G.E.: When you watch the game closely, you will see another — potentially unseen — character, the weather. It plays an important role to support the narrative and building up the immersion of the journey all characters experience throughout the game. The weather as well as the day / night cycle help to drive the story in the tight scenery of the plaza and reflect on the current player status of the conspiracy mystery. Last but not least, the audio plays a fundamental part to convey the noir style of a powder-keg Barcelona in the ‘70s. We feel all these elements intertwine nicely for an out-of-the-ordinary immersive game experience.
A.W.: On another Imgur post, Muijres talked more about the historical setting in the game. What sort of research was done for The Flower Collectors? Was a lot of that research used in the game?
G.E.: As stated above, we dipped into movies, TV shows and literature. As games are part of the entertainment media, these will always be the first communication channels we look into. But we also have a more personal approach, as our lead designer’s father actually lives in Spain, hence the first-hand experience and also interest in this beautiful city of Barcelona.
Art of Barcelona in 1977 from The Flower Collectors.
A.W.: What was it about this part of Spanish history that made you think it would fit a detective game? Did the inspiration largely revolve around Spain transforming from a dictatorship to a democracy?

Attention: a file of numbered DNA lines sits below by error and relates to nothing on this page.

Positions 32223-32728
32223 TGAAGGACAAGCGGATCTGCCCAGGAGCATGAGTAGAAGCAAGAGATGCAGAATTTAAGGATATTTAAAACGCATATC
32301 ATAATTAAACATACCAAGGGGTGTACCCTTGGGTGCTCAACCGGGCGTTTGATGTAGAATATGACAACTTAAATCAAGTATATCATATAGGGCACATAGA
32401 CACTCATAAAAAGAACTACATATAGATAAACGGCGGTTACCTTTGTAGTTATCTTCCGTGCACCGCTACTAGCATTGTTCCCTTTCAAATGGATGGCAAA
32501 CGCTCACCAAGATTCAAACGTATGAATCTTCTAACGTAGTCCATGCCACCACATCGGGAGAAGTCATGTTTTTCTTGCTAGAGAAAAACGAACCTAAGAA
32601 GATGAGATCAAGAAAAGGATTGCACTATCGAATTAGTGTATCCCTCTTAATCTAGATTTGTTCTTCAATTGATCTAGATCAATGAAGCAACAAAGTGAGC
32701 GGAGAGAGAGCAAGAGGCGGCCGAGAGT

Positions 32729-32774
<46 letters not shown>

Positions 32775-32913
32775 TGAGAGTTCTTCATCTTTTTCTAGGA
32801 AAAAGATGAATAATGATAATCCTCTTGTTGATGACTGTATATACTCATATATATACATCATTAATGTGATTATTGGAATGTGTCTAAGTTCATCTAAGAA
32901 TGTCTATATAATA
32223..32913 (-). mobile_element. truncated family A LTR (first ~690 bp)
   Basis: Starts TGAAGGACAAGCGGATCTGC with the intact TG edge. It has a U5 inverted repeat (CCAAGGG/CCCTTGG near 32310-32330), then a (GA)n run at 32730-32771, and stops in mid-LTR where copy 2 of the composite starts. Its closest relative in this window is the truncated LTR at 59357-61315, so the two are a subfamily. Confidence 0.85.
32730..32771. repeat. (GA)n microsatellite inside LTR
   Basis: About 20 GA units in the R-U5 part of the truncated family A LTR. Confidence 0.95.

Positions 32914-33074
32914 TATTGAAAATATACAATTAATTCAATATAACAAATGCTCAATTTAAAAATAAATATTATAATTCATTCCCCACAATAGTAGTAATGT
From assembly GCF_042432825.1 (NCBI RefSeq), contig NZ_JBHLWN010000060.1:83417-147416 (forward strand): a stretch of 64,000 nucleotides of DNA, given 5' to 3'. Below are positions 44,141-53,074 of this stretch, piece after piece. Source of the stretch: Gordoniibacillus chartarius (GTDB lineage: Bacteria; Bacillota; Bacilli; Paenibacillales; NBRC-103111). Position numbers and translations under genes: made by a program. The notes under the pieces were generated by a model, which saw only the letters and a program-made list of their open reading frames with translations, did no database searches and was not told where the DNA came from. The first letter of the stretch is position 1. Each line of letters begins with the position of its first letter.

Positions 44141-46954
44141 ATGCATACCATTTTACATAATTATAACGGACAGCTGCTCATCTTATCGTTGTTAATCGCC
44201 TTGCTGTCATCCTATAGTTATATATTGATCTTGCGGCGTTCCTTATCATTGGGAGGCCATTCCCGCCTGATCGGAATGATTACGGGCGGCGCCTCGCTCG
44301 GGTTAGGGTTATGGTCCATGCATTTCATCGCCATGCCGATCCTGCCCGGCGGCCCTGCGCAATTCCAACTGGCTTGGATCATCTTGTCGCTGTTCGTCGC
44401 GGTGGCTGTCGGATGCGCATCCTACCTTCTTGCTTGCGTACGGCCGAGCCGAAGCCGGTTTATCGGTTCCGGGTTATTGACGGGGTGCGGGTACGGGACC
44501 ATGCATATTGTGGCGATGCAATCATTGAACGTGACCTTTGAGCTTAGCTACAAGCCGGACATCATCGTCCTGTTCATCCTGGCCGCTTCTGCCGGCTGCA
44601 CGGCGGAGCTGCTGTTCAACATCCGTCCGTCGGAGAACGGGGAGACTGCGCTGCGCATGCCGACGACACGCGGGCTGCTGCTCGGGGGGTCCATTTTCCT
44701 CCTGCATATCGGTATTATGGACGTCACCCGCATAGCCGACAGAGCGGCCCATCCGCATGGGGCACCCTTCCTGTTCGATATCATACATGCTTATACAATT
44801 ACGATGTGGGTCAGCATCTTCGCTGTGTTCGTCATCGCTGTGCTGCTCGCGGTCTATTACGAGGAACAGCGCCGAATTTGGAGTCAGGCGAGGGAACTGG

G.E.: The Spanish political situation reflected strongly with current-day tendencies: government trying to use private information to push its agenda. Also the question of how much privacy can be violated in search of ‘the greater good’ came up. We continue the journey we started with The Lion’s Song, telling interesting stories during exciting times in Europe to help evolve games as [an] interactive medium. Stay tuned for more to come from Mipumi.
A.W.: Why is the game called The Flower Collectors?
G.E.: This becomes apparent over the course of the story, so pay close attention while playing it.
A.W.: Do you feel like Jorge trying to solve a mystery from home has new meaning for people under quarantine today?
G.E.: As already mentioned, we started development back in 2018, so the reference to the “interesting” times we are all experienc[ing] at the moment are a coincidence. But we already got a quite interesting review on Steam that starts with the following words: “If you are like me and are fed up with looking out your real window during this pandemic you can now exchange it with a virtual one and even help solve a crime! — by Steam user SeloX”. It’s good to see The Flower Collectors is contributing a little bit to cope with the current situation.
A.W.: Are there any plans to port The Flower Collectors to other platforms like The Lion’s Song?
G.E.: We wanted to focus on one platform for the release, similar to what we did for The Lion’s Song, and will look into different platforms later.
A.W.: Thanks for your time, and congratulations on launching The Flower Collectors!